Dow Dives 1,400 Points, Entering Bear Market, As Coronavirus Fears Grow
Updated at 5:18 p.m. ET
Major stock indexes plunged again on Wednesday, and the Dow Jones Industrial Average was down more than 20% from its peak in February. The meant that the blue chip index entered bear market territory, ending its 11-year winning streak.
The blue chip index fell 1,464 points, or nearly 5.9%. The S&P 500 slid 4.9% and the Nasdaq lost 4.7% — and put those indexes down 19.2% from their peaks.
Just on Monday, the stock market had its worst drop since 2008 amid fears that the growing spread of coronavirus would push the global economy into recession.
Early Wednesday afternoon, the World Health Organization declared that the disease COVID-19, caused by coronavirus, is a pandemic. As of Tuesday, the WHO was reporting about 120,000 cases in 114 countries on six continents.
President Trump told reporters he will be making a statement about coronavirus Wednesday night. He made the comments as he met with the chief executives of major banks.
Treasury Secretary Steven Mnuchin told House lawmakers the administration is considering several ways to help businesses affected by coronavirus-related disruptions.
“There are a large number of workers that are going to be required to self-quarantine or be at home to take care of family members who are self-quarantined,” he said. “For small and medium-sized businesses, we think it’s appropriate for the government to pick up those costs.”
Mnuchin said officials are also considering extending deadlines for tax payments for individuals and small businesses. And he said the administration is considering giving federal loan guarantees to some industries that are “highly impacted by travel.”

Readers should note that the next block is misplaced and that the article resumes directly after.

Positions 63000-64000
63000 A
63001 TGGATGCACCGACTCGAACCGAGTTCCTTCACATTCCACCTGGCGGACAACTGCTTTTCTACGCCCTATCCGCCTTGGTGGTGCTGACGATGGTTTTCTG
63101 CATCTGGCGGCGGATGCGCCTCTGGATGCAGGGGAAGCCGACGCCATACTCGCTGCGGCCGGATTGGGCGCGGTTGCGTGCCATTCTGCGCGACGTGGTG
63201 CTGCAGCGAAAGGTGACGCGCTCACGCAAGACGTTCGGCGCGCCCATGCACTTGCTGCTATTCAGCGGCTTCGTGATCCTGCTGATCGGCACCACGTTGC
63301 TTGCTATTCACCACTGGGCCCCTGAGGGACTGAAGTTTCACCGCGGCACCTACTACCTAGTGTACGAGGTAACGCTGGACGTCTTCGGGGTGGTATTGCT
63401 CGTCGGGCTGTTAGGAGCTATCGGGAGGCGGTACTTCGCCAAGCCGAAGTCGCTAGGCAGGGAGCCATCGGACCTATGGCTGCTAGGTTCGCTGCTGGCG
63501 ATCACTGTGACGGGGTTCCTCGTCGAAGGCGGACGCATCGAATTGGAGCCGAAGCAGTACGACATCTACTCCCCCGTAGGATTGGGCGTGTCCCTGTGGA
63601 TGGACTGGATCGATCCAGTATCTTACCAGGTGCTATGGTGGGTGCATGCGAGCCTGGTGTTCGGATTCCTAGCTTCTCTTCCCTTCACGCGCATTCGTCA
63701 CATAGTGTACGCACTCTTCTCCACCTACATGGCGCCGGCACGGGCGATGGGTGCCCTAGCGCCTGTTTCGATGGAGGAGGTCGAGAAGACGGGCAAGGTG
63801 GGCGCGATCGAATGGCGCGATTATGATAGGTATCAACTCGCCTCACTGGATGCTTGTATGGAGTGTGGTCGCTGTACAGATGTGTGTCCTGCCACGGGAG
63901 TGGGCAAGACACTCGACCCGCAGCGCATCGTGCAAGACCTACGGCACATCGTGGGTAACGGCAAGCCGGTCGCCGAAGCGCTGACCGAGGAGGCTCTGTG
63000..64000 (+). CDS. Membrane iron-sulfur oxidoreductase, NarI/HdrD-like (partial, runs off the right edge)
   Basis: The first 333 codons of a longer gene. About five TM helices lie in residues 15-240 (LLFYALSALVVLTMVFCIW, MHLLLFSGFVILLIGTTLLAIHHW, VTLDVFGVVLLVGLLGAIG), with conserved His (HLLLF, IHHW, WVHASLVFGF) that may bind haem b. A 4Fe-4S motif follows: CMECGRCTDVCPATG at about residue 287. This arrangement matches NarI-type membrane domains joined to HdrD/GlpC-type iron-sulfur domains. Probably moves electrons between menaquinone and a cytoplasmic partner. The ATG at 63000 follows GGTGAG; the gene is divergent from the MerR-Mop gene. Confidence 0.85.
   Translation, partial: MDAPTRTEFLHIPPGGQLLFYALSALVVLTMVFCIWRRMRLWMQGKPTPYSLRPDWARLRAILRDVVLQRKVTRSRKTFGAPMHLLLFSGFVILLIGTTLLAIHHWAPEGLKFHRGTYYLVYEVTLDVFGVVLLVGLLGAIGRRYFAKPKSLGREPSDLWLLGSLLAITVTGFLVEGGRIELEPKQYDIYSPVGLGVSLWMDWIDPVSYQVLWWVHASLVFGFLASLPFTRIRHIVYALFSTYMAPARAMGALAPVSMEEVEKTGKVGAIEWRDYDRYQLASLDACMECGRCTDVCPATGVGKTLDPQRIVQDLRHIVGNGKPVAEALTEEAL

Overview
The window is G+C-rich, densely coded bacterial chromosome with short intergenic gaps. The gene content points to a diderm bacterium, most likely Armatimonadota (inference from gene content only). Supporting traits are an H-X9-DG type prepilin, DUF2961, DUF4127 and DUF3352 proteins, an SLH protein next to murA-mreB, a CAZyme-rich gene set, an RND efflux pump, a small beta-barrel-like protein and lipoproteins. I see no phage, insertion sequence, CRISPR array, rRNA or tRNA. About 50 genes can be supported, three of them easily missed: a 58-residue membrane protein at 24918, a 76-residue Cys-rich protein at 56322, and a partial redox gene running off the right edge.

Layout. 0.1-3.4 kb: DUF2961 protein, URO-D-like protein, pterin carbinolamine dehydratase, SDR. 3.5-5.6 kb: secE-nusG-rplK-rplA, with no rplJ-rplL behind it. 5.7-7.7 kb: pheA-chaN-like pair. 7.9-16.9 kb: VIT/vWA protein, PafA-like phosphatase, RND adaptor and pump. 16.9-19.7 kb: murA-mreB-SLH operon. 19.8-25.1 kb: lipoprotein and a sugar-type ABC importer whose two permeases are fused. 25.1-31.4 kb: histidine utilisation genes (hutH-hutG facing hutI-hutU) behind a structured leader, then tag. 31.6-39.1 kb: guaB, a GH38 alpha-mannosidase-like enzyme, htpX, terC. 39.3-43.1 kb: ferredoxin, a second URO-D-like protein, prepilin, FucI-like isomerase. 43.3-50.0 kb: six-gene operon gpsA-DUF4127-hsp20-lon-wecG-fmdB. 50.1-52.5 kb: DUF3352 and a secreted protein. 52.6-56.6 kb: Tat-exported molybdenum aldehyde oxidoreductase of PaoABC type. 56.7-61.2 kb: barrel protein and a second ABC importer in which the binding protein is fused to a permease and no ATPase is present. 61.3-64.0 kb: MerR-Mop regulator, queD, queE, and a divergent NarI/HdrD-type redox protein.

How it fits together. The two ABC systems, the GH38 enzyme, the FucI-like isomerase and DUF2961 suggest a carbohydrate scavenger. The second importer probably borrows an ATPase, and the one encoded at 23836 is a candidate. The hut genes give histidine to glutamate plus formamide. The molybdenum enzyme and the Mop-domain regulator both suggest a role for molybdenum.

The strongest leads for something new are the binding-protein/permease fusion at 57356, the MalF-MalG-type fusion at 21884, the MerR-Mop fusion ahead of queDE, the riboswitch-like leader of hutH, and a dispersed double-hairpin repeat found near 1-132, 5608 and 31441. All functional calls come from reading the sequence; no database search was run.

The airline industry has been one of the hardest hit by the coronavirus, as people and businesses cancel travel plans. In an interview with NPR’s Peter O’Dowd on Wednesday, JetBlue CEO Robin Hayes compared the impact to the aftermath of the Sept. 11, 2001, attacks.
“I would say we’re in the middle of a very significant impact, some would say devastating impact, to the airline industry,” Hayes said. “There were lots of concerns just after 9/11 about flying. And we’re really seeing the same now with the coronavirus.”
But, he said, the industry is better able to withstand the economic shock than it was during the 2008 financial crisis. “It’s pretty healthy. We’ve all built stronger balance sheets. We’ve all got good liquidity. And so I think the economic backdrop for airlines is very different,” Hayes said.
The Federal Reserve and other central banks have been cutting interest rates, and the U.S. and other governments have been rolling out aid and stimulus proposals to help cushion the economic blow of the outbreak.
The Bank of England was the latest central bank to lower rates, announcing an emergency 0.5-percentage-point cut on Wednesday. It said the cut “will help to support business and consumer confidence at a difficult time, to bolster the cash flows of businesses and households, and to reduce the cost, and to improve the availability, of finance.”
Oil prices, which can reflect economic demand, have also been volatile after Saudi Arabia unexpectedly decided to slash its prices for crude last weekend. The price of oil fell 3.6% Wednesday. It has dropped 29% over the past five trading days.
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